I cried at work.
The ugly kind of cry that makes it hard to breathe and sends mascara running in black rivers down your face.
My boss described it as sudden, almost manifesting out of thin air. “I understand you’ve been going through a challenging time,” he said, his green eyes bright and shimmering with concern, “but it’s like it suddenly came to the surface all at once.” He then gave me time to compose myself in the women’s bathroom. “I can’t have you crying all over the Warhol,” he said. He was half-joking, yet entirely serious.
A few weeks ago, Andrew told me he was worried, “You’ve always felt things deeply and had this sense of sadness around you, but I’ve never seen you with this much of it.” He’s known me for almost ten years and within that decade, he’s been witness to all the times I dropped a plate because I was suddenly overtaken by sobbing while doing the dishes. He knows all of the restless nights spent staring at the ceiling; they’re almost as much a part of his story now as mine. Yet even with all of the broken pieces he’s been witness to throughout the past decade, he’s worried because these past few weeks feel different.
I want to talk about mourning.
I want to talk about mourning because my soul is clothed in gray and my heart is filled with an indescribable grief and it has been for quite some time now. Sadness is my longtime companion; it wafts in the air around me like a familiar scent that lingers in the threads of your clothes no matter how often you put them through the wash.
I want to talk about mourning. But the kind of mourning I speak of isn’t the moment of silence for a horrific event that sends a violent crack through the foundation. It’s not the mourning that occurs when the doctor calls us with bad news. It’s not the mourning that occurs when we have to put someone we love in the ground.
I want to talk about mourning, and the kind of mourning I want to talk about is the mourning of our stories.
Stories are my passion and for the record, every single one of us has one. A past. A film reel of the events in our lives that stand out more significantly than the others. Lyosha once told me that there isn’t a soul in this world who doesn’t have something in their past that changed them forever, an event after which they could never return to the person they were before.
I cried at work a week ago. It seemed to come out of nowhere. It wasn’t comprised of quiet tears at the desk, easily hidden from others. It was the kind that made everyone in the office stop in the middle of their work and stare.
When my boss asked, I’d explained it away as grief over the news I’d heard at the doctor’s office. The kind of news that alters the way you plan your life and what dreams you’re allowed to even have. The truth is that the news was only 5% because I’ve been this way for a few weeks now.
The Thursday before, in the midst of a pitch black night, I was driving Andrew’s black Audi down a long stretch of empty highway when the rage hit me and I slammed on the gas and screamed. I did it because I was annoyed about being led on by a man who used me to figure out his feelings for someone else, I was bitter about finding Great Love only to have the entire Atlantic and all of Western Europe between us, and I was angry about the actions Rob committed against me and how because of them, I’m still scared to be in an elevator with a man I don’t know.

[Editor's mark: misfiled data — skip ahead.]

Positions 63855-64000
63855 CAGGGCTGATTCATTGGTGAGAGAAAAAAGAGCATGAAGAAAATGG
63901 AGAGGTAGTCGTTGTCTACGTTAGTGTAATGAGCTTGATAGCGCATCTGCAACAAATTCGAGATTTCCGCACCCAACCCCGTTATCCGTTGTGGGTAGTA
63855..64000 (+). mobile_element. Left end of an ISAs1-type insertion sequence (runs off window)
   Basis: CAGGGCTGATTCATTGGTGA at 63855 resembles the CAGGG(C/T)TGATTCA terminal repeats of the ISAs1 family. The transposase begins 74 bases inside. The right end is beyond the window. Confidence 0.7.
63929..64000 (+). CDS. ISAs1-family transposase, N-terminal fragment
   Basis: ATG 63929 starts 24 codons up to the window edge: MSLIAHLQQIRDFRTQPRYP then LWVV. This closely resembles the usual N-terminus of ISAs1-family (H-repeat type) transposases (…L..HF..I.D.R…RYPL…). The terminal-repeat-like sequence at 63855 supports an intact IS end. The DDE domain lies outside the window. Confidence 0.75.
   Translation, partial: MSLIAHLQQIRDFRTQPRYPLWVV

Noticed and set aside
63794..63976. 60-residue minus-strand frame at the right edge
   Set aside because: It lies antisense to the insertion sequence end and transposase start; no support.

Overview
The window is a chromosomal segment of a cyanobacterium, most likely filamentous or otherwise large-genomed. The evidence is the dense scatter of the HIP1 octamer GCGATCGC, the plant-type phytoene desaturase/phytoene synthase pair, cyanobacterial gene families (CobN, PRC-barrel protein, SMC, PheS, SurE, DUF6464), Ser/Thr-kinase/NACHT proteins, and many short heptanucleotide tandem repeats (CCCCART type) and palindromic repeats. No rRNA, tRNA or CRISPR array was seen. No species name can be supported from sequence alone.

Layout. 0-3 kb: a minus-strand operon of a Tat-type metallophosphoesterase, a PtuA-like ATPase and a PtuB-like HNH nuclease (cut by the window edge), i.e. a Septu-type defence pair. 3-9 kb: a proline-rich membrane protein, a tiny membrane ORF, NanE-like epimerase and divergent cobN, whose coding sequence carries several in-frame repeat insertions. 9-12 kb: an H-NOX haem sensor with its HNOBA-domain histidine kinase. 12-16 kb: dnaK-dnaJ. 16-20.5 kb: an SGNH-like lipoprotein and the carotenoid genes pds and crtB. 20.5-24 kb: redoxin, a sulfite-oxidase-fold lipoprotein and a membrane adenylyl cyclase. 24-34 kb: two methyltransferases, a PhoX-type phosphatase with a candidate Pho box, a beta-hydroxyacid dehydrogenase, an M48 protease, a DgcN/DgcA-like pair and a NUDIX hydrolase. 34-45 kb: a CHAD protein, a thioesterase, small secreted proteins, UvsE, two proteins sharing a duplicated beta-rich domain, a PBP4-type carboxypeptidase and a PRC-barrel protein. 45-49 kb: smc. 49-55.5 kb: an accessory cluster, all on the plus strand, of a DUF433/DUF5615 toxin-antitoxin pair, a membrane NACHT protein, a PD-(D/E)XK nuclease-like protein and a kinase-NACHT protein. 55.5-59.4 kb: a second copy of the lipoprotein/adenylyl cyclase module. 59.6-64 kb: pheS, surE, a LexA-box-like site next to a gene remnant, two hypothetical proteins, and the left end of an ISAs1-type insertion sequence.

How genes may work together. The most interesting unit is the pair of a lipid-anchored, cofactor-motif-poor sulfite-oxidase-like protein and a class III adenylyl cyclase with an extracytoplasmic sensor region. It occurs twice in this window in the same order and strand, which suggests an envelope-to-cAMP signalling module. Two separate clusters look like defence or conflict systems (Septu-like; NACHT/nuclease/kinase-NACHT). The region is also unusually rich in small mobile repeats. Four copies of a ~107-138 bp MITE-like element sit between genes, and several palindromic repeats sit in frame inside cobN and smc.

Last night, I went out running at 11 because I couldn’t sleep. My heart was pounding violently and my breathing was frantic and I ran farther than I’ve ever ran with the fastest average pace I’ve ever held, fueled by adrenaline as I saw nothing but red.
I want to talk about mourning stories because mine are resurfacing, bleeding into my present.
The stories of romances that went wrong and plot lines that unraveled without a conclusion need to be mourned just like any other tragedy or death. We need to heal from the what-could-have-been’s and those who sinned against us. If we don’t, our suffering will move through the rest of our story with us and will bleed into our present. Maybe not right away, but perhaps like mine, you will start to notice it little by little before it suddenly enters your present all at once, all at the same time.
“I do not believe that sheer suffering teaches,” Anne Morrow Lindbergh once said, “If suffering alone taught, all the world would be wise, since everyone suffers. To suffering must be added mourning, understanding, patience, love, openness and the willingness to remain vulnerable.”
Suffering is the common thread that all of humanity shares.
We all know mourning and sadness and longing and rage; none of us are strangers to these experiences. However, when we simply stifle them instead of doing the hard work of healing, when we fail to properly mourn these stories, they will forever rear their ugly head and hinder our ability to live better stories in the present. Mourn your story, Beautiful Human. You were so much stronger than you should have had the necessity to be. Weep over the romances that went wrong and the stories that unraveled. Commit to living a better story in the present.
“Let everything happen to you: beauty and terror.
Just keep going. No feeling is final.” Rilke.